We have been provided more confirmation to a previous story on individuals which went through a “basic peace officer course,” during and after September 1983.
Yes, 1983 seems like a very long time ago, but in terms of a law enforcement career for many, it is still ongoing. This is because there are those that the Texas Commission on Law Enforcement (TCOLE) has no record of them ever taking a mandatory licensing exam or being issued a permanent peace officer license.
So, why are they still working? The problem may be more complex than one realizes. We have made numerous complaints and requested numerous records from TCOLE. We must admit, the Open Records Unit has been on point and has done a great job meeting their legal obligation under the law, but those on top of reviewing complaints and assuring compliance with the Legislatures have not been of such standards.
Here is the confirmation of no exams on file with TCOLE:
As you can see, the document was from November 23, 2020. We have many more emails for an extended period of time where we have tried to obtain the truth from the TCOLE Division Chiefs.
We have also shown they do not have permanent peace officer licenses issued, in another one of our stories.
Most recently, we requested TCOLE to show us that they knew they needed to have people pass exams before issuing them permanent licenses. The Open Records Unit, did just that:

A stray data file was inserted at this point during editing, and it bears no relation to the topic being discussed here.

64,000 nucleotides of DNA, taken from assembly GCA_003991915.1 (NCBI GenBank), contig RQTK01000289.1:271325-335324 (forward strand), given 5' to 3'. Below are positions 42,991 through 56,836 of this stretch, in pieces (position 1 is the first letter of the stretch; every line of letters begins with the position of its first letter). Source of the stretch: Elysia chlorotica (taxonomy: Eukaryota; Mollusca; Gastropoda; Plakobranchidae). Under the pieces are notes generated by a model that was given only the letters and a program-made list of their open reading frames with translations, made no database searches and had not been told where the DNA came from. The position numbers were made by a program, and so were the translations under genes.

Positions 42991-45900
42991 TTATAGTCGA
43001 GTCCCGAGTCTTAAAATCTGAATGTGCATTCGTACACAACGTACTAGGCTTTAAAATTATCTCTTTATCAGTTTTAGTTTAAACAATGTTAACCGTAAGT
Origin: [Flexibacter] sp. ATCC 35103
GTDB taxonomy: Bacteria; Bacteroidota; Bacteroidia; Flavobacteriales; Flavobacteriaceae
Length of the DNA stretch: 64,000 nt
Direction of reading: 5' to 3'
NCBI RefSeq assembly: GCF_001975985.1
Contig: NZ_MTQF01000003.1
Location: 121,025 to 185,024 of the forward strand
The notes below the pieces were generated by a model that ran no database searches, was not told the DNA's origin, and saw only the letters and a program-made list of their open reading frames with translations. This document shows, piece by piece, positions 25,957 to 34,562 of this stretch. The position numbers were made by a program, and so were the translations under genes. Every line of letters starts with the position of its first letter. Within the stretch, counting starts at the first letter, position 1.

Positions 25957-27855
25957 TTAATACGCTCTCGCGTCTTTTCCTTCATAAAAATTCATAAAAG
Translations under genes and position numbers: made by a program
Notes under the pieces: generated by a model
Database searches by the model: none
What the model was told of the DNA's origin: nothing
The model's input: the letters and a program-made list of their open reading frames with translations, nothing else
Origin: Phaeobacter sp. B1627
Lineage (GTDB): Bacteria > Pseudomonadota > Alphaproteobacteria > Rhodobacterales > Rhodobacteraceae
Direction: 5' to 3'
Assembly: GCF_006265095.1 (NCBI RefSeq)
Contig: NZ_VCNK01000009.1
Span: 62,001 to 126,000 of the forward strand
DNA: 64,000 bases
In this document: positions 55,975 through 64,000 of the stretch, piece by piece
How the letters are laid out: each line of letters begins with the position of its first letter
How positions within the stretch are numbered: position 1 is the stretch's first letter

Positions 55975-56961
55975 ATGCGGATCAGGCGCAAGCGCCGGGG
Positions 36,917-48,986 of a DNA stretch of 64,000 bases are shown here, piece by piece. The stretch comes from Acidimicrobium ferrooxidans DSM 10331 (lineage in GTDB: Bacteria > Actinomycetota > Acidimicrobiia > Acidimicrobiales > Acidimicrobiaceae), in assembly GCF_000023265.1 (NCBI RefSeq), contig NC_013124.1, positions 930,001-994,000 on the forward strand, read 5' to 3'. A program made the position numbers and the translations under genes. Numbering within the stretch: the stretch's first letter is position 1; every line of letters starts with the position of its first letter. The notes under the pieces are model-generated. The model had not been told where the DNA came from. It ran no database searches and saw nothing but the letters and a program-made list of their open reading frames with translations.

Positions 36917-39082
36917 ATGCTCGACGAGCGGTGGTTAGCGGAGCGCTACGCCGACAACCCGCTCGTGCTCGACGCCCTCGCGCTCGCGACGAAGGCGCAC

In the release was the “Rule Guide,” which shows an effective date of October 19, 1983:
TCOLE also released the instructions for the testing requirements. Specifically, the “section is mandated by Senate Bill 155, 68th Legislature, 1983 which requires the agency to implement a state licensing examination for peace officers.”
TCOLE also released the rules and regulations which were considered effective on the date the Legislature became effective: September 1, 1983:
TCOLE provided the “rules,” for issuance of the temporary peace officer license and the permanent peace officer license:
Of specific concern was the rule which stated: “The Commission may not issue a permanent license to a person who fails to complete the required basic training course or who fails to receive a passing score on the licensing examination required y Texas Civil Statues, Article 4413 (29aa), Section 6(B).”
So, we have to ask, why can’t TCOLE present the permanent licenses and examinations for those that attended Dallas Security Force in 1983 and after?
This isn’t the only issue we have uncovered with TCOLE. We have published numerous articles with concerns related to TCOLE reviewing complaints properly.
Categories: The Lone Star Review - State